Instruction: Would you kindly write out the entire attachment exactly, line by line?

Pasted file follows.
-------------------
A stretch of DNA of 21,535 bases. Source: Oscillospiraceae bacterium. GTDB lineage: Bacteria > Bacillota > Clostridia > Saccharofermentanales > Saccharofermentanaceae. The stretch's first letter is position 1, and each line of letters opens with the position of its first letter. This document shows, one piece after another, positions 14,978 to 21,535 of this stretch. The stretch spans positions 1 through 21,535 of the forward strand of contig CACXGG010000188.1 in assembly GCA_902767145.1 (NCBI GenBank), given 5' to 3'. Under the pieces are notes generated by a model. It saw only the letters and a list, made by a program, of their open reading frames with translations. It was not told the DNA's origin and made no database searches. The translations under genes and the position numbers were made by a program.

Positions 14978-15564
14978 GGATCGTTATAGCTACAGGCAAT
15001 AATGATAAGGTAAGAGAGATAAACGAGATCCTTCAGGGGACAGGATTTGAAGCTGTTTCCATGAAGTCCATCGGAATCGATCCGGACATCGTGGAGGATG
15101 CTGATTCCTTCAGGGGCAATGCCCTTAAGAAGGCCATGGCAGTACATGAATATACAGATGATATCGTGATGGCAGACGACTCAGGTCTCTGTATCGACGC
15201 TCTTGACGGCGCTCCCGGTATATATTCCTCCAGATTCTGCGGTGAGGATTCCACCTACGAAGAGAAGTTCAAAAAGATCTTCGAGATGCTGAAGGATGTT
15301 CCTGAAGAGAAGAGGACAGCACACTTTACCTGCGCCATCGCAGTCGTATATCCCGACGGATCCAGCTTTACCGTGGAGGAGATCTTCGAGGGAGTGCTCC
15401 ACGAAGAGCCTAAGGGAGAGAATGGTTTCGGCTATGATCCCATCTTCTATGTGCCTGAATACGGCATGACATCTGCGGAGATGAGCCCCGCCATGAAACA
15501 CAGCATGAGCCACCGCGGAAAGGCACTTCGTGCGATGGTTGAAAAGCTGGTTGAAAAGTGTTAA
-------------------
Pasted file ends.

A stretch of DNA of 21,535 bases. Source: Oscillospiraceae bacterium. GTDB lineage: Bacteria > Bacillota > Clostridia > Saccharofermentanales > Saccharofermentanaceae. The stretch's first letter is position 1, and each line of letters opens with the position of its first letter. This document shows, one piece after another, positions 14,978 to 21,535 of this stretch. The stretch spans positions 1 through 21,535 of the forward strand of contig CACXGG010000188.1 in assembly GCA_902767145.1 (NCBI GenBank), given 5' to 3'. Under the pieces are notes generated by a model. It saw only the letters and a list, made by a program, of their open reading frames with translations. It was not told the DNA's origin and made no database searches. The translations under genes and the position numbers were made by a program.

Positions 14978-15564
14978 GGATCGTTATAGCTACAGGCAAT
15001 AATGATAAGGTAAGAGAGATAAACGAGATCCTTCAGGGGACAGGATTTGAAGCTGTTTCCATGAAGTCCATCGGAATCGATCCGGACATCGTGGAGGATG
15101 CTGATTCCTTCAGGGGCAATGCCCTTAAGAAGGCCATGGCAGTACATGAATATACAGATGATATCGTGATGGCAGACGACTCAGGTCTCTGTATCGACGC
15201 TCTTGACGGCGCTCCCGGTATATATTCCTCCAGATTCTGCGGTGAGGATTCCACCTACGAAGAGAAGTTCAAAAAGATCTTCGAGATGCTGAAGGATGTT
15301 CCTGAAGAGAAGAGGACAGCACACTTTACCTGCGCCATCGCAGTCGTATATCCCGACGGATCCAGCTTTACCGTGGAGGAGATCTTCGAGGGAGTGCTCC
15401 ACGAAGAGCCTAAGGGAGAGAATGGTTTCGGCTATGATCCCATCTTCTATGTGCCTGAATACGGCATGACATCTGCGGAGATGAGCCCCGCCATGAAACA
15501 CAGCATGAGCCACCGCGGAAAGGCACTTCGTGCGATGGTTGAAAAGCTGGTTGAAAAGTGTTAA